The visitor continues on her way. No help forthcoming. Water is dripping onto the floor here so I have to be careful. Another "work in progress" sign helps me.

My mother-in-law, laden with bags, returns after another futile attempt to get a wheelchair.

"You have to tell Ian Alleyne about this and let him do something about it!"


Another security guard passes.

"Is gymnastics yuh doing or what?"

"I wouldn't have to if somebody would just get me a wheelchair."

Another nurse.

"What wrong with him?"

"He need a wheelchair," my mother-in-law screams.

"Oh," the nurse says and walks off.

No one cares.

Not the nurses with their faces buried in blackberries, not the female medical students who wear tonnes of make-up, model up and down corridors and feel a doctor's coat makes them superior and certainly not the security guards whose main purpose is to keep the "prisoners" from escaping. Doesn't becoming a doctor require that one actually care about the patients? Or is it all about just writing an exam, getting a title and salary and the prestige that goes with it? Who puts the "care" in "caregiver".

"Yuh cyar get a wheelchair after a certain hour here," another visitor says.

Finally I come to a Rituals cafe and take a seat. Sweat burns my eyes as I lean forward.

The couple that walks in turns the other way as they see me. The lobby is finally in front of me. A few more hops and a rest later I'm there. My sister-in-law arrives a short while later and buys me a pair of crutches, after begging a cashier to sell it to her before she closes. My wife isn't far behind and I have enough to just make it to the car.

I tell her the story and laugh.

"Why you laughing?"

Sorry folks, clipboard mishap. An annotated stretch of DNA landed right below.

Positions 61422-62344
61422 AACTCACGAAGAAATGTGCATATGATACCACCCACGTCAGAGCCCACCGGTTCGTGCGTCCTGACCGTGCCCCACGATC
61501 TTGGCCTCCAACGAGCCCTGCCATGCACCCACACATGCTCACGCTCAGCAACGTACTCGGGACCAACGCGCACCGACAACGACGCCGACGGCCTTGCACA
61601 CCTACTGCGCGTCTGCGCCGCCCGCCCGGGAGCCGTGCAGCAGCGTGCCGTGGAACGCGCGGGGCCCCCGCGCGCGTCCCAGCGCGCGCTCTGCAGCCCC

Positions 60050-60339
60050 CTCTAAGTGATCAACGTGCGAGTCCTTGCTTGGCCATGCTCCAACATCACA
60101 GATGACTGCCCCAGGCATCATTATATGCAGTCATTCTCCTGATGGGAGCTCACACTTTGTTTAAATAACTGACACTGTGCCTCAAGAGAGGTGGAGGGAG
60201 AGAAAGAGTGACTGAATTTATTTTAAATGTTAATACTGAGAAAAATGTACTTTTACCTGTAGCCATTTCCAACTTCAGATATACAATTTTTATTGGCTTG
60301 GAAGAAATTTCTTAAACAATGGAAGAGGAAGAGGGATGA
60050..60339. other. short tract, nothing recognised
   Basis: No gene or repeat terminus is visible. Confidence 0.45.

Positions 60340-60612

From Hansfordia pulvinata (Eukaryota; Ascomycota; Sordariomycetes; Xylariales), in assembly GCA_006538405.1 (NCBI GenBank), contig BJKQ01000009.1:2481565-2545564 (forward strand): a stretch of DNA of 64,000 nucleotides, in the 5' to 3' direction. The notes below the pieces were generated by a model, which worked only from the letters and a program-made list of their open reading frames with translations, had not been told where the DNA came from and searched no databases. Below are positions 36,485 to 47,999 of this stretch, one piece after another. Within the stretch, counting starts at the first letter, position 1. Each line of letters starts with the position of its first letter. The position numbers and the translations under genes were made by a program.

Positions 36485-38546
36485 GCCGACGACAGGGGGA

"You remember when I came in here on Sunday? They say they had no beds available, so they push me in a corner in the asthma ward and leave me to sleep in the wheelchair. Now when I really wanted one they couldn't find any!"

Tips to survive Mt Hope: • Bring lots of bottled water. According to one nurse who opened a tap next to me, "aye, aye! It coming out clear today!" • Bring a fan. The rooms are not air-conditioned and turn oven-like fast. • Bring a post-paid cellphone. This is your lifeline to friends and family. It can keep you from boredom or alert someone who actually cares. Don't forget the charger! • Bring something to read or do. It gets pretty boring lying down all day. A portable radio, MP3 player or a couple novels will do nicely. • Bring healthy snacks. Digestive biscuits, a small loaf of sliced whole wheat bread and nuts. Breakfast and lunch come when the server feels to bring it. Make sure you have enough to tide you over until someone visits. • Have someone visit you regularly. It gets pretty lonely inside there and a loved one may be able to replenish your supplies. • If possible, get a private nurse to visit. There are nurses from other healthcare institutions who make it their business to see about their loved ones in Mt Hope personally rather than rely on the caregivers at that place. I wonder why?